Setting Your Mic Gain

Level meters on a computer based DAW
It’s about those green and amber lights — and knowing the dangers of the red-zone.

This article on mic gain comes from The Ultimate Guide to Singing, the most comprehensive book on the market for covering on all aspects of singing.

So, you’ve got a sound system and a mic – and you have plugged one into the other. The next thing you will want to do — with your channel still muted — is to set the gain on the mixing board channel for your microphone.

There are different terms for this function: level, gain, attenuation, or trim. Basically, when you connect your mic to the system there is a little amplifier in the mixer (a pre-amp) that adds some power to your signal so that it can work in the sound system. What you need to do is to match the vocal power you are sending into the mic with the mixer. 

This is where those little green, amber and red lights come in. What you are trying to achieve at this stage is a signal which doesn’t distort on the one hand (the red lights) and which is too low on the other hand (just a few green lights).

3 level meters showing audio gain compared to green, yellow and red traffic lights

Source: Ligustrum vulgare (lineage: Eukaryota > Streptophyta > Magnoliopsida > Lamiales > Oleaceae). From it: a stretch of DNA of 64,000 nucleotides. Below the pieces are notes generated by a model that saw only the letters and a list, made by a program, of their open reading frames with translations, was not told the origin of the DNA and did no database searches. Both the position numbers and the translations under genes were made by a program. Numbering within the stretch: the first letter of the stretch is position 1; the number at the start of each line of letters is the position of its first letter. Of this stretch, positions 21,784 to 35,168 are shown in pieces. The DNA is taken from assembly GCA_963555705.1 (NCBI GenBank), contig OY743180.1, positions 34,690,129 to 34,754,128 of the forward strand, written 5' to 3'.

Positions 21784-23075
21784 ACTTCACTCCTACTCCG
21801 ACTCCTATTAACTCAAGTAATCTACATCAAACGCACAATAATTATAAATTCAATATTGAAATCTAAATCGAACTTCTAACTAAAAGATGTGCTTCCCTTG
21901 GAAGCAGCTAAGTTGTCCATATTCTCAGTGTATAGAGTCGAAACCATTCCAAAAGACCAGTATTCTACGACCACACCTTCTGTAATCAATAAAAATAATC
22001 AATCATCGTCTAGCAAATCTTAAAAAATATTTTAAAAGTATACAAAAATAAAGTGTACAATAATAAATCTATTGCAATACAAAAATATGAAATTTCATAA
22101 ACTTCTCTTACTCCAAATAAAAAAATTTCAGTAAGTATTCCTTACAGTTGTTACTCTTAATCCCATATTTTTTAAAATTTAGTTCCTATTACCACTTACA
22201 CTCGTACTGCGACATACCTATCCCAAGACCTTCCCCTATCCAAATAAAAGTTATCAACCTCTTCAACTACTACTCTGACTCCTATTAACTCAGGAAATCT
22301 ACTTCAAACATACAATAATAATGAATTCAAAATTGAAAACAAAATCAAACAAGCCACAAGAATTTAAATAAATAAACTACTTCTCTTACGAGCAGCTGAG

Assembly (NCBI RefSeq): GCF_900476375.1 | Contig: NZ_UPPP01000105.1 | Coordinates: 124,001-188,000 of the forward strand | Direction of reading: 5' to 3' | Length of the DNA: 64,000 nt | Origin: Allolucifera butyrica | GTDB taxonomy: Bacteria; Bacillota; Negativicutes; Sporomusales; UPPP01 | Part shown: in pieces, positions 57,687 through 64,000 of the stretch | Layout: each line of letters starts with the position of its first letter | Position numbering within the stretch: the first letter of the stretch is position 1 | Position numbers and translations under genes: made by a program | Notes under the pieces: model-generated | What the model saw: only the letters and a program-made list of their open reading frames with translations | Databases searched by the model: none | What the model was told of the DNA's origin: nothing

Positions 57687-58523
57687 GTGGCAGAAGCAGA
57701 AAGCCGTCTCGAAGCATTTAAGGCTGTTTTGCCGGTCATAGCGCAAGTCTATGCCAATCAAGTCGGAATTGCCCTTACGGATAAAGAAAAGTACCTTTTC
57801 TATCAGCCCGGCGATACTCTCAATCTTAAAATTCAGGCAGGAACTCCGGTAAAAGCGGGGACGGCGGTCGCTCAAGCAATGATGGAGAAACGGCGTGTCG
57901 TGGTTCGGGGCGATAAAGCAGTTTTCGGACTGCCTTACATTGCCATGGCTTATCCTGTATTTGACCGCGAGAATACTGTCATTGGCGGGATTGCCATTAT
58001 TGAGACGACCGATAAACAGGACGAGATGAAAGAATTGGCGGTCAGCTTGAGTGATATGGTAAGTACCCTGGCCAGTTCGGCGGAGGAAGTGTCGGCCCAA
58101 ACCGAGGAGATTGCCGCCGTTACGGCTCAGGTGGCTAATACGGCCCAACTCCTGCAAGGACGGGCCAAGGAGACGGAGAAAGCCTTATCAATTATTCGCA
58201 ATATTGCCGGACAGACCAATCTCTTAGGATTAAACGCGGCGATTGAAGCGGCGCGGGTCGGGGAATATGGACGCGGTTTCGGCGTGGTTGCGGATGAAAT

What’s the Deal with Gain and Red Lights?

If you have it set so that there are often red lights showing when you sing, you will hear distortion in the system. Engineers call this distortion “clipping”; if you study a sound wave pattern at this moment, it is as if someone has clipped off the tops of all of your sound waves so that they go up, ending in an abrupt, flat plateau rather than reaching a nice rounded peak. 

The ideal setting for you will be to set your gain knob to a place where you are going amber, but not red when you sing passages that are loud and strong (though some mixing boards show only green and red lights — or only red lights). If you are using a vocal effects processor, you run through this process twice, once with the processor and once with the mixer. 

Mic Gain and Volume

Now remember, setting the gain isn’t getting the volume right for your audience; it’s about getting the equipment working right. You are being a mechanic when you do this step — not a producer. You will set the volume after the gain. For systems that don’t have separate gain and volume controls, you just have to work out a compromise. 

We don’t want to make you too afraid of the red lights. The fact is that different manufacturers set those red lights at different audio levels. With some boards, if you see a red light, you are actually clipping or distorting while on other boards you are about to distort. So have a look at your manual. Better yet, just experiment with this so that you have a good, strong level.

—from The Ultimate Guide to Singing: All aspects of a singer’s life are covered in this ultimate companion to your singing with Top Actions for Moving Ahead with Your Singing, Sound and Career. Contributed to by Over 100 professional contributors with 94 Grammys and Grammy nominations, 193 Books, 1,772 Albums and 280 million YouTube hits!

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